Dual QB threat led Ragin’ Cajuns to victory

Advocate staff photo by PATRICK DENNIS -- Louisiana-Lafayette quarterback Blaine Gautier looks for a receiver in the second quarter of the New Orleans Bowl against East Carolina on Dec. 22, 2012, in the Mercedes-Benz Superdome. Show caption
Advocate staff photo by PATRICK DENNIS -- Louisiana-Lafayette quarterback Blaine Gautier looks for a receiver in the second quarter of the New Orleans Bowl against East Carolina on Dec. 22, 2012, in the Mercedes-Benz Superdome.

NEW ORLEANS — On Saturday, Mark Hudspeth could have been called a gambler because he had a pair of aces tucked inside his winning hand.

The trump cards Hudspeth possessed in the New Orleans Bowl were his quarterbacks — one the MVP from last year’s game and the other aspiring to duplicate the effort.

Nothing that happened as Hudspeth’s Louisiana-Lafayette squad defeated East Carolina 43-34 before a record crowd of 48,828 at the Mercedes-Benz Superdome changed his opinion.

“They’re two great leaders,” he said. “I don’t feel there’s another team in the country that has those two types of quarterbacks.”

Some would debate Hudspeth’s proclamation, but who could argue with the results?

Sophomore starter Terrance Broadway turned in the MVP performance this year, passing for 316 yards and running for 108. Then there was senior Blaine Gautier, last year’s starter and bowl MVP. Gautier was the starter again early this season, but he broke a pair of bones in his throwing hand in the fourth game, allowing Broadway the chance to start, mature and eventually blossom.

One question as ULL’s season progressed was how Gautier would fit in once he became healthy and again able to make those left-handed, roll-out throws that became his trademark at Lutcher High School and ULL. Gautier answered that against ECU by leading a 92-yard touchdown drive, capped by Alonzo Harris’ 68-yard run, as the Cajuns (9-4) seized a three-touchdown advantage in the second quarter.

“I’m really happy for these guys,” Gautier said as he watched his teammates celebrate the win. “I’m just trying to live in the moment. For me personally, what a way to end a career — with a (92-yard) drive for a touchdown.”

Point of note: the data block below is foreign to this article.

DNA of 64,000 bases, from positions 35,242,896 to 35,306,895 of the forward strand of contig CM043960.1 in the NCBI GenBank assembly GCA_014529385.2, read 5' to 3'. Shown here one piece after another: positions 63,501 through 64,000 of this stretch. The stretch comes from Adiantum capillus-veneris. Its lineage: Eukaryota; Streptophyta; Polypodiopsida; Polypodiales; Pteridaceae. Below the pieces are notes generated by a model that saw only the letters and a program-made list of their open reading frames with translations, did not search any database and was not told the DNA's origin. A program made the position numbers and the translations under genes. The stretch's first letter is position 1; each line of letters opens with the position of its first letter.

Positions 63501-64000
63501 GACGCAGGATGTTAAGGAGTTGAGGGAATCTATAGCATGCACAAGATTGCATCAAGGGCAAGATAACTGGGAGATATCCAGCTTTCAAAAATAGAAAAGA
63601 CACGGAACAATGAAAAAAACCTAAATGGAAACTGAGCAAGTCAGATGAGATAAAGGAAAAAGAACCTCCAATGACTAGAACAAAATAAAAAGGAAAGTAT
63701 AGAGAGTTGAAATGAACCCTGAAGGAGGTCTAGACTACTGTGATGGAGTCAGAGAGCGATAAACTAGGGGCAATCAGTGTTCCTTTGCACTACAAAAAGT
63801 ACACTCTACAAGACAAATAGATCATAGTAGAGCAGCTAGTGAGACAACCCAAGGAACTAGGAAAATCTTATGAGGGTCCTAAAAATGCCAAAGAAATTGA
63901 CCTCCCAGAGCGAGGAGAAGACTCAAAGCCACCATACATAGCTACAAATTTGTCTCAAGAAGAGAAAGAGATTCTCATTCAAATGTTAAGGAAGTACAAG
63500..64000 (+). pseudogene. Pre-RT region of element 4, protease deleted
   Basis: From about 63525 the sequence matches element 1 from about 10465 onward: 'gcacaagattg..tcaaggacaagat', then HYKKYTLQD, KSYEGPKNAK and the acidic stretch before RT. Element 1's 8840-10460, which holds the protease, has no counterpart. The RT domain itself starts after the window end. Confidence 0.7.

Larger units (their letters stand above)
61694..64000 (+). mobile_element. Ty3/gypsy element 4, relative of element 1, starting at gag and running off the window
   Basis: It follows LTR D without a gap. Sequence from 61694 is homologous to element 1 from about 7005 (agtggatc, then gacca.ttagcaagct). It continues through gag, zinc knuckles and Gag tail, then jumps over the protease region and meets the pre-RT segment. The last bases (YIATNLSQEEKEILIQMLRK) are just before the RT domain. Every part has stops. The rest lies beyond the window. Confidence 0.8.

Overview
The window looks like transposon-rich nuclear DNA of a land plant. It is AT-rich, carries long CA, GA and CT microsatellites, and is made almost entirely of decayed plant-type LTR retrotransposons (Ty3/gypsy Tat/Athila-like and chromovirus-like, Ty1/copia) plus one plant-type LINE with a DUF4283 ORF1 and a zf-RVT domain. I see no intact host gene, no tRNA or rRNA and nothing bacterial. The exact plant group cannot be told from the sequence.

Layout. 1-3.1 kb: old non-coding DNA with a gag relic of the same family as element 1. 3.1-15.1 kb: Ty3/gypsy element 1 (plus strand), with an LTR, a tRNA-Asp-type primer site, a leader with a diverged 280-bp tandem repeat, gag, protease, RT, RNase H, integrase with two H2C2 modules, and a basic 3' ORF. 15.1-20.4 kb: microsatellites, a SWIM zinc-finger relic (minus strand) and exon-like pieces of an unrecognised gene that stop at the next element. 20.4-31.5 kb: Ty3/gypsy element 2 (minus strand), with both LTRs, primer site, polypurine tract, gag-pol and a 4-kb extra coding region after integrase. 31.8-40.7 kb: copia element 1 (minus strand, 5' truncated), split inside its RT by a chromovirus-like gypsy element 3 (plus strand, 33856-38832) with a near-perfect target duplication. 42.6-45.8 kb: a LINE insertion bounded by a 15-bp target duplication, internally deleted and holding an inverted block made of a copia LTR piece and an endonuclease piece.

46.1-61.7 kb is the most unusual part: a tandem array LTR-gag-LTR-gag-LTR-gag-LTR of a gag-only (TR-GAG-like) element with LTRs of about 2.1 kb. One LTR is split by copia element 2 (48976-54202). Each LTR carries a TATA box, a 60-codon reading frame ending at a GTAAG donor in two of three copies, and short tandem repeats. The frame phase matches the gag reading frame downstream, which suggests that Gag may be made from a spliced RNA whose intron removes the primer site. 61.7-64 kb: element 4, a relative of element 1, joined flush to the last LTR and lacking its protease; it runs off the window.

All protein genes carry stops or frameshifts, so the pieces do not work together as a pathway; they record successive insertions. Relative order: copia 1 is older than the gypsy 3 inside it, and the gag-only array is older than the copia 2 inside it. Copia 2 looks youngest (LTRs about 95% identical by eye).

Hudspeth said passing the torch from Gautier to Broadway was a delicate task made easier by the senior’s attitude.

“Blaine gets injured, and Terrance comes in and has just a phenomenal season — and then Blaine gets back with about two games left,” Hudspeth said. “At that point, we had really hit our stride (with Broadway), and the best thing about Blaine is that he really understood. He’s such a team player. But we felt like we owed it to (Gautier) and, knowing Terrance, he’d be the first one to agree that Blaine deserved to play in this game.”

ULL was 18-8 in Gautier’s final two years, the best two-season span in the program’s 111-year history. Gautier expects the success to continue.

“I think they are getting ready to do some major things, and I think they are just going to keep things going,” he said.

Hudspeth alluded to the same thing.

“I’m very proud to come back and be back-to-back bowl champions,” he said. “This gives us back-to-back nine-win seasons. We were looking to show some consistency as a program, and hopefully that solidifies that we’re doing some good things.”

Offensive coordinator Jay Johnson, part of Hudspeth’s staff that took control in December 2010, said the coaches brought a different feel to Lafayette — a new culture that the players accepted.

“It’s always challenging, but I think we’ve got a good bunch of coaches and an even better group of players,” he said. “(The players) really stayed the course, and we overcame some adversity during the year and played hard, and offensively we were also able to make plays.”